View Full Version : [Question(s)] On Bioloid: How to measure the angular position of a turntable?

11-27-2011, 02:22 AM
Hi folks,

INFORMATION: I've got a premium Bioloid kit.

SITUATION: A colleague and me have been working on a project for a while at the robotic laboratory of our university. Basically, our purpose is to analyse the movement of a turntable when a robot attached to it his moving. We now have what seems to be a good theoretical model for it. However, we aren't able to experimentally validate our equations with a robot we built using the Bioloid robotic platform because we aren't able to get a good value for the angular position.

TESTS: I've tried many ways to use two infrared sensors to detect the shade of two circles placed under it (see picture below) in order to get the angular position, but the infrared sensors are definitely not enough precise to give a good value (ie. the best we got was an error of plus or minus 20 degrees). I've also tried to increase the precision by using the DMS in a certain way, but it still isn't enough precise. Except these two sensors, I've got the gyroscope that measures the velocity.


QUESTION: How can I measure the angular position of a rotating turntable with the Bioloid robotics platform?

HYPOTHESIS: I don't know any Bioloid sensor that can do it. I don't think the integrated sensor (AX-S1) can do it, right? (http://support.robotis.com/en/product/auxdevice/sensor/dxl_ax_s1.htm) Do you think there's a way to use the sensor in the actuator to measure the angular position (I don't really care if it is only of 300 degrees instead of 360) but without causing to much friction on the pivot point? Otherwise, do you have an idea of how I could integrate a non-Bioloid sensor with the Bioloid platform? by making our own sensor (http://support.robotis.com/en/product/bioloid/premiumkit/usefullinfo/cm-510_usersensor.htm)?

CONCLUSION: Money isn't an issue. We would just like to find out something that would work with the Bioloid platform because otherwise, we will have to build our own robot.

Thank you very much for reading my post and for suggesting ideas if you have any.

Mathieu Roy

11-28-2011, 01:34 PM
Not sure how you have the gyro mounted, but it does not measure yaw rate (about the axis perpendicular to the top of the sensor IC). So mounting it correctly (with the sensor IC as close to the turntable rotational axis as possible), you should be able to get the rotational rate (angular velocity) as an analog signal to be retrieved by the CM-510. The details of the signal are located on the robotis support site. If it is insufficiently accurate, you could buy any of a wide assortment of analog rotational rate sensors from several manufacturers (might need a 2.7~3.3V regulated supply if not already on the breakout board). Or drop the CM-510, and use an Arduino with a digital sensor. Or you could try going the magnetic encoder route (like the MX-28). Just a few of the many available options.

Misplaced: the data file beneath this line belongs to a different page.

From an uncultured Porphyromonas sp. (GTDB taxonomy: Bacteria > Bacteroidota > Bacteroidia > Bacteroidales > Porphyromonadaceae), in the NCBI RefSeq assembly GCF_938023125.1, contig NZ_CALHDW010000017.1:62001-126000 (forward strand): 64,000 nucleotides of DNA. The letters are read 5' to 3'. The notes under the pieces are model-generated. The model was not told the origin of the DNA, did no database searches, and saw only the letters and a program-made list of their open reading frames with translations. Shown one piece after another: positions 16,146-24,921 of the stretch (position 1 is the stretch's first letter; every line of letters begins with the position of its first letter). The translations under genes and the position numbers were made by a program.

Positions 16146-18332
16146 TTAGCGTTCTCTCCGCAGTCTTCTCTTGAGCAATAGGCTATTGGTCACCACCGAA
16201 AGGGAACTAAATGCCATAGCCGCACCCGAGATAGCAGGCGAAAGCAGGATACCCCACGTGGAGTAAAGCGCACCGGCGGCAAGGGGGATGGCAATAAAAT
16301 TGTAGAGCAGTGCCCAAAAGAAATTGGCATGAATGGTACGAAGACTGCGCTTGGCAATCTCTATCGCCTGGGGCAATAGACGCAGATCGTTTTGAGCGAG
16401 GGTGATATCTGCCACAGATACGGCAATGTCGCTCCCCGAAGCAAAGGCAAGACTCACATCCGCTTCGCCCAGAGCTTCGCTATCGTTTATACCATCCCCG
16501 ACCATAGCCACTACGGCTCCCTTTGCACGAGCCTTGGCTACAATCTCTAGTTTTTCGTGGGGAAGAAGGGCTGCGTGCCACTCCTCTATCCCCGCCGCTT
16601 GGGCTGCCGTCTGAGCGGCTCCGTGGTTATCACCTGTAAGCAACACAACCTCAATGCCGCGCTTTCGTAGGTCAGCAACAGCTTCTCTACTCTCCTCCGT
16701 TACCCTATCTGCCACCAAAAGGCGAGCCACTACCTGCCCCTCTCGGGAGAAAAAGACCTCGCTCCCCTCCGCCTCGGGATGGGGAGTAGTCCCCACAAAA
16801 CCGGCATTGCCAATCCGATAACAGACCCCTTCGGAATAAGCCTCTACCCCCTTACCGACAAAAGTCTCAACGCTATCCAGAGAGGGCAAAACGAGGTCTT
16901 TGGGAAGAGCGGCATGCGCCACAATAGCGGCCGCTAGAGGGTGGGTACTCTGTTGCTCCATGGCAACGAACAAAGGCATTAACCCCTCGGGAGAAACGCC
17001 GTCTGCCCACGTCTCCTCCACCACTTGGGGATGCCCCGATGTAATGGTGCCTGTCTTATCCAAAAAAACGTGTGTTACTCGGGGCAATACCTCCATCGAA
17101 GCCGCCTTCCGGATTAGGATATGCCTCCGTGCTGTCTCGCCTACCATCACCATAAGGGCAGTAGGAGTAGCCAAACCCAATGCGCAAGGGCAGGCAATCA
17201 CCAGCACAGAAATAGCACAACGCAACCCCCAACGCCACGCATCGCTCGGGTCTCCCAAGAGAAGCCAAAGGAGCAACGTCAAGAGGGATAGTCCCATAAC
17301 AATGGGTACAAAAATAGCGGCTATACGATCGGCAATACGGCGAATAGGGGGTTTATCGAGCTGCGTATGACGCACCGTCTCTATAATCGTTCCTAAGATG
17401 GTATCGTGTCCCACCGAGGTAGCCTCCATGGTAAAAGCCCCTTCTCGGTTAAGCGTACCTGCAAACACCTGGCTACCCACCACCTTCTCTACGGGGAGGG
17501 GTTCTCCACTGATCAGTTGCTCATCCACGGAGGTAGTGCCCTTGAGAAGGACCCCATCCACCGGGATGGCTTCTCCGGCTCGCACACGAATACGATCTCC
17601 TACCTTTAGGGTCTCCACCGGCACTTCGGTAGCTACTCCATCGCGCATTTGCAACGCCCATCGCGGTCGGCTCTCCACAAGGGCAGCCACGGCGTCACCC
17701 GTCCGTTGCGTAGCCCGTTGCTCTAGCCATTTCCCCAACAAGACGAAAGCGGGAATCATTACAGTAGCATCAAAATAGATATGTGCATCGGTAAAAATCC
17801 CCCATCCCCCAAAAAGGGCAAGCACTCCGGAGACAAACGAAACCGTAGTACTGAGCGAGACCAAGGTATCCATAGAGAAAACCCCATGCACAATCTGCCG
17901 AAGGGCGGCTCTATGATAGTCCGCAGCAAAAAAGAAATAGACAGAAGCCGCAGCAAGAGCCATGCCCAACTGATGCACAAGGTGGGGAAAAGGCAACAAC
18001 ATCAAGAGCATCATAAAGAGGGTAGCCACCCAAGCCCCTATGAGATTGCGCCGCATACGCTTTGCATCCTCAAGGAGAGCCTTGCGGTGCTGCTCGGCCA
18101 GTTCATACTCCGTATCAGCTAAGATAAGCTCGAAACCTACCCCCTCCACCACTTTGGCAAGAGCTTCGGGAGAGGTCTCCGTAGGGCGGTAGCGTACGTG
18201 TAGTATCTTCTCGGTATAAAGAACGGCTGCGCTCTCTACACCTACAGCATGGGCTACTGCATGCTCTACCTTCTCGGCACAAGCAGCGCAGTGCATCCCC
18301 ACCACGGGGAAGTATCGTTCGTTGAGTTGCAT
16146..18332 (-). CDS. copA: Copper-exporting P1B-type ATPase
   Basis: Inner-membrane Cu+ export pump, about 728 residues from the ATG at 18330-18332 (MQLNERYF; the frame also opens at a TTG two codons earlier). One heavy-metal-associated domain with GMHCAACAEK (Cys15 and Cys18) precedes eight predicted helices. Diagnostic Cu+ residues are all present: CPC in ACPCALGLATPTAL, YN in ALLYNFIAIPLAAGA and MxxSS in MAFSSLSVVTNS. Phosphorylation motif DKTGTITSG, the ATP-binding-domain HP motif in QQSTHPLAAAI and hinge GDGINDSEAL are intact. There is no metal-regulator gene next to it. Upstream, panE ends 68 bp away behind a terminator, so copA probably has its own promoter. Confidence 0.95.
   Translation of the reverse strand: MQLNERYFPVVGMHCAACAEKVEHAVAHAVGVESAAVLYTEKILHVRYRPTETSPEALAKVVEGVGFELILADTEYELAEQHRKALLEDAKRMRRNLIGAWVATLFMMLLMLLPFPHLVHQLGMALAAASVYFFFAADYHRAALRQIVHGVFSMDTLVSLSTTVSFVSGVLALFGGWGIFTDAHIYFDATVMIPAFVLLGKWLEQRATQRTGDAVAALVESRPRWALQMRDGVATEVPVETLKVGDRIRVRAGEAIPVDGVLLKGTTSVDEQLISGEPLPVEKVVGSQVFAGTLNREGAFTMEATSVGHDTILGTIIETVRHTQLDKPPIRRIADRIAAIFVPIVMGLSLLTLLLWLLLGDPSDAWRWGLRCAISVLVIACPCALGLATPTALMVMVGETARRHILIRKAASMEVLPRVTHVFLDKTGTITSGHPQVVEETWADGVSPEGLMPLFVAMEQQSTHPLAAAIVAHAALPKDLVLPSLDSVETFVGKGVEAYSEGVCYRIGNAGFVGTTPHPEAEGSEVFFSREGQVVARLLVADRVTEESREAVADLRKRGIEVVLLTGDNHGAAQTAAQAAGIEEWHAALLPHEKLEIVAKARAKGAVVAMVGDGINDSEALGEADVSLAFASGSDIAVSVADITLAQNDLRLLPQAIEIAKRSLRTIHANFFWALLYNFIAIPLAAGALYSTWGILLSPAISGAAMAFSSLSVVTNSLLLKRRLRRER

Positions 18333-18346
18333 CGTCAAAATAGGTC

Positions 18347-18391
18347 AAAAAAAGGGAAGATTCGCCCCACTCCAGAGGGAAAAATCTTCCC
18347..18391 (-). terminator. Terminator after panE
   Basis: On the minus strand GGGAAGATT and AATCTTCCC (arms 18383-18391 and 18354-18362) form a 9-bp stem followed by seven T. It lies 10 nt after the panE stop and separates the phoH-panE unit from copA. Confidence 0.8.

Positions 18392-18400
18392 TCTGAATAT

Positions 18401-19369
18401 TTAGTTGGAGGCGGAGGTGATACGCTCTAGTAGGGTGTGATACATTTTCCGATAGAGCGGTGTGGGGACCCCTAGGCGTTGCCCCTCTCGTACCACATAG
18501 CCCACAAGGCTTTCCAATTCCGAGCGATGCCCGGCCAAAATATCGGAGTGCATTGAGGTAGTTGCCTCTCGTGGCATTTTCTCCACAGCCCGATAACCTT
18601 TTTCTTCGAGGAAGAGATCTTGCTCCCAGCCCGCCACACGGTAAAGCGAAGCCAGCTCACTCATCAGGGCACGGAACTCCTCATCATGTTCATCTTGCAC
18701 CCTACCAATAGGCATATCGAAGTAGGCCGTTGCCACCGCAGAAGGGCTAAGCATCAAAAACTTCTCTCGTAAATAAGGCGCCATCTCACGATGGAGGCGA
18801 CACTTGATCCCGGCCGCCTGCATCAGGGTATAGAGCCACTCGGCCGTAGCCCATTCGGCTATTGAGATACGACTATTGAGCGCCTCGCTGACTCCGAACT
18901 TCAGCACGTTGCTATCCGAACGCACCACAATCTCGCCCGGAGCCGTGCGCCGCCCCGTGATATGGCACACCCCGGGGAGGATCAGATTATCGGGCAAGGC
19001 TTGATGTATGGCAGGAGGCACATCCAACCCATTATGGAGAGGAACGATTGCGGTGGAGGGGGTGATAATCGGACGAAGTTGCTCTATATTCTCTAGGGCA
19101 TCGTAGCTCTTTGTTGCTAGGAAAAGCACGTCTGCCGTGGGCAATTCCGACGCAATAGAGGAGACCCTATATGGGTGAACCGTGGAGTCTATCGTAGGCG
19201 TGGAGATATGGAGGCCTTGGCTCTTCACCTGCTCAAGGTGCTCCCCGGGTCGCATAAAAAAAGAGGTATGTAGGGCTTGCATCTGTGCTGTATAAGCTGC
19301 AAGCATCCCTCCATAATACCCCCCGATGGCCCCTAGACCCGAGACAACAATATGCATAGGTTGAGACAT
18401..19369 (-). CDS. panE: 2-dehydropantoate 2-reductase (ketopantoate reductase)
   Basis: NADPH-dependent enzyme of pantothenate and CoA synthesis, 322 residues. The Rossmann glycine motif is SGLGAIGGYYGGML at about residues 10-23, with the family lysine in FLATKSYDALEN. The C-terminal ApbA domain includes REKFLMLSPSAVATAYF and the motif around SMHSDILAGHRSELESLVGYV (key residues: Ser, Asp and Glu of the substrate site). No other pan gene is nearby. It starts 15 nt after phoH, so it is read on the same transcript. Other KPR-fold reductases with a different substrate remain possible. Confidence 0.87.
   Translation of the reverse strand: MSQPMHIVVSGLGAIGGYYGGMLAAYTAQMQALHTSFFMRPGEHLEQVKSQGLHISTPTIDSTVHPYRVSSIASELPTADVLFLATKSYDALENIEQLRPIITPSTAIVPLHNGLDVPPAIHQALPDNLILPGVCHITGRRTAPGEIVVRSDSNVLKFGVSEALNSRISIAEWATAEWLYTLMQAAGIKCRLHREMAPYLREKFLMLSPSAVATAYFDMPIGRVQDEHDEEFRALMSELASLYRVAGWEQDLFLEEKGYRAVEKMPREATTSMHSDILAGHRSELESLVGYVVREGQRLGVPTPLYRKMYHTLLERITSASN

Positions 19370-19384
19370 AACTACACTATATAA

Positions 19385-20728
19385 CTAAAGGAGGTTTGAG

11-28-2011, 05:52 PM
"it does not measure yaw rate" I only need the angular velocity compared to the axes perpendicular to the turntable.

"you should be able to get the rotational rate" Actually, it is the angular position measurement that I wanted to improve. I already have a value for the rotational rate (even if I haven't really test the precision of it yet).

May you give me a Internet link of a sensor I could buy to do this?

Thanks a lot

11-28-2011, 10:37 PM
Well stupid me. Apparently I no longer read anything in its entirety anymore as I keep managing to skim over key pieces of information (e.g. mistaking angular rate/velocity for angular position). Of course by integrating velocity over time, you do get distance.

Whether you realize it or not, you appear to have created a very basic rotary optical encoder in the image you uploaded. Add a few more IR sensors (or simpler versions of them) and a proper encoder disc, and you should be able to achieve fairly reasonable accuracy in absolute positioning. There is a thread on the trossen forums about a program (http://forums.trossenrobotics.com/showthread.php?4438-DIY-Encoders-new-application&highlight=encoder+program) for creating incremental and absolute rotary encoder discs that can be printed out. Took a while, but I finally tracked down the google code site for it (http://code.google.com/p/wheel-encoder-generator/). Some of the inexpensive IR sensors (like the Phidgets (http://www.trossenrobotics.com/p/phidgets-IR-relfective-sensor-5mm.aspx) IR sensor or other line sensors) might be a better choice than the Robotis sensors, but I am not sure about that (the smaller sensors may allow better resolution of the transitions within a ring and have less interference between each encoder ring).

11-29-2011, 03:28 AM
Of course by integrating velocity over time I do get distance, but I don't think that is precise enough.

When I do a (proper) encoder with black and white color alternating (as shown in you links), it seems like I cannot separate my circle in more than 8 parts because otherwise, when the turntable is turning rapidly, the sensor sometimes skip a part (so then I get all positions values shift by a value of 22.5 degrees).

Now you're suggesting me to use like 5 circles with 5 infrared sensors. So I'll try this (as soon as we get the other premium kits we bought), but I stay skeptical about whether it will significantly increase the precision. If it does not work, I'll consider buying other types of sensors.

I'll reply to this thread when I will have test this solution. Thanks.

Meanwhile, if you think of something else, please let me know.